BERLIN — Initiation to further test a pilot program that helps determine the efficiency of electricity and water utilities for commercial and residential properties was approved by the Berlin Mayor and Council at its Tuesday, Nov. 13 meeting.
"We’ve seen five presentations over the past nine months, and one thing that’s impressive is that you own this technology," Town Administrator Tony Carson said at the meeting.
Carson was addressing Costa Apostolakis, CEO and founder of NexGrid, a Virginia company that focuses on managing energy consumption, who was asked by the town to provide a demonstration of the program’s capabilities.
"The ultimate payoff is for people to be able to reduce the cost of their water and electric bills," Mayor Gee Williams said.
NexGrid has been developing a relationship with Berlin since it started providing hotspots for the free Wi-Fi service that started this summer.
These gateways also provide a portal that can communicate with Town Hall to report on energy usage.
Residents or businesses interested in the program would purchase a new electric meter, water meter or both to be able to determine exactly how much energy use in their buildings costs.
In conjunction with the devices, customers will have access to a Website that displays in dollars and cents the precise hourly cost of energy use. This Website will also display the expected bill cost that month.
"People can turn things on and off and see the results," Apostolakis said. "They can narrow it down by unplugging things and so forth."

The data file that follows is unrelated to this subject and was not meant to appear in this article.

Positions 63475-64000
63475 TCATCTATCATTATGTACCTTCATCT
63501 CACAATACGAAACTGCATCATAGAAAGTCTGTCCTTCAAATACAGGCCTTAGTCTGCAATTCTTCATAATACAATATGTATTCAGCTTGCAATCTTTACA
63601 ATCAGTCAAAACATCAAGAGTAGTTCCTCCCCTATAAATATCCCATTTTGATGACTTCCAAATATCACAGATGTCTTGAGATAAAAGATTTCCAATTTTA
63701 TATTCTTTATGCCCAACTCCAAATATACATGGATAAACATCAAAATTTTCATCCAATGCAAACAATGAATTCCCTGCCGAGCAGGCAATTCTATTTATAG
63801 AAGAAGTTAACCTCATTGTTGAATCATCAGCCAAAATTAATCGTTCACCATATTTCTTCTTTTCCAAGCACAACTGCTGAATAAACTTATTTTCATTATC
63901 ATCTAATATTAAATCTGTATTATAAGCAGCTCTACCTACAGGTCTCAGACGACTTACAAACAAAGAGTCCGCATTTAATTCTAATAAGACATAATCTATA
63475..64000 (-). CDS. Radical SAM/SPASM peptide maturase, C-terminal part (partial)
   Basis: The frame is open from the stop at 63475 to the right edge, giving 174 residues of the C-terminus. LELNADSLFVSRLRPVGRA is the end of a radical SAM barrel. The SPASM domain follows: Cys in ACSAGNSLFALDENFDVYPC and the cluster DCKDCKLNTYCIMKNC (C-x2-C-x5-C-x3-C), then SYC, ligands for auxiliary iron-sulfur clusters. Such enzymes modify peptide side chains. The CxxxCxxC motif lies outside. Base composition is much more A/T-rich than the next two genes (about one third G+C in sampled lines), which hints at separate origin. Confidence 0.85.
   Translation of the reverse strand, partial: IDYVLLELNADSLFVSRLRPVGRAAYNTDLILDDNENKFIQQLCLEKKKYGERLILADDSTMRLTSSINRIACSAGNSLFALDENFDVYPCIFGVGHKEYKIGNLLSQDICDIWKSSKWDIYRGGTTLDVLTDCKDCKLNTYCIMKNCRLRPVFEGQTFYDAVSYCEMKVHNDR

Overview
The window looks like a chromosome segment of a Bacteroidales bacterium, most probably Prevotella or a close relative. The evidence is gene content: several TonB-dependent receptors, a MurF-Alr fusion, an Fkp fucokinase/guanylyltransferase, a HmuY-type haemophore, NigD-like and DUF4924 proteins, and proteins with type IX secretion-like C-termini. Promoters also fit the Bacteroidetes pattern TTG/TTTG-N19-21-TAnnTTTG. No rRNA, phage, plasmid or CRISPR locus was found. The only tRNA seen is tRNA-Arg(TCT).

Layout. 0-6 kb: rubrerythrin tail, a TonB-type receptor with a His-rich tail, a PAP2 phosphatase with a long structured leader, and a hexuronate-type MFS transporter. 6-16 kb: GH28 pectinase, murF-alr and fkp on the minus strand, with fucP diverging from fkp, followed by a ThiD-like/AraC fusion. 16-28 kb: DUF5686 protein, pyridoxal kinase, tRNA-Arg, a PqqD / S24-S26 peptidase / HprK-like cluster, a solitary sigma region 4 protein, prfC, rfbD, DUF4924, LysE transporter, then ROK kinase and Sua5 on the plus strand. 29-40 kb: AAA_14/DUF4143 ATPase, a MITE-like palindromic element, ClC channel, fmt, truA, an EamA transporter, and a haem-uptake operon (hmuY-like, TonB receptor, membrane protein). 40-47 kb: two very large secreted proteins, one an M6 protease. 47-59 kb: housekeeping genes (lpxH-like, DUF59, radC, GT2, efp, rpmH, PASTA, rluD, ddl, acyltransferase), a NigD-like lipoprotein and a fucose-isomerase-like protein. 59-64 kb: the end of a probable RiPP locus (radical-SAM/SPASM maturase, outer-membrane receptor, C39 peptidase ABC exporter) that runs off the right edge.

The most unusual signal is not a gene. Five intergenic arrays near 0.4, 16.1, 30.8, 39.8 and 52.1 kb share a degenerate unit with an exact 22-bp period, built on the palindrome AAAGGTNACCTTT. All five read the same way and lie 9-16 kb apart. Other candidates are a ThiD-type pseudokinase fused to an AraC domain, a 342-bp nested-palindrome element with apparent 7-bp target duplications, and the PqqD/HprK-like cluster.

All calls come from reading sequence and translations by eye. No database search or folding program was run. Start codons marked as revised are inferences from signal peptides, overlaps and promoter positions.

There are also automated alerts that compare a unit’s efficiency to Energy Star standards. For example, if a resident’s water heater is underperforming, he or she will receive a message notifying what more efficient options are available.
Members of the program can also anonymously fill in the property’s information such as year of construction, square footage and how many people occupy the structure. That property will then be compared to the efficiency of a similar, unidentified, Berlin property.
Another device offered in the program is a module that would be placed inside a building’s thermostat. The thermostat will then be able to be controlled online through the company’s Website or a cellphone application.
A device to control light switches is expected to be released next year.
This energy program is also a benefit to the Berlin Electric department in several ways. In the event of a power outage, the electric meter would instantly notify the department. It would let the department know exactly how many outages there are and their location.
"It cuts down on outage time," said Tim Lawrence, electric utility director of Berlin, who said his department would be able to respond to outages much faster.
The utility department would also be able to read the units’ power use online if needed, without having to drive to the property.
Costs for all devices vary not only by product, but also if the service is being offered to a residential or commercial building. Not all prices were given at the meeting, but a residential electric meter would cost $125.
There is no extra cost for the online service, as it is included in the price.
The town has been testing these electric meters at all five of its Wi-Fi gateways in town for five months, but wants to continue testing with more units before making a final decision on adopting the program.
In this proposal was to make a purchase order for 100 electric meters and 40 water meters that will be placed throughout town, and the server needed to operate the program.
The units will cost the town about $18,000, but the server will be given to the town at no cost.
Town officials will continue testing these units for about six months after they are installed in January.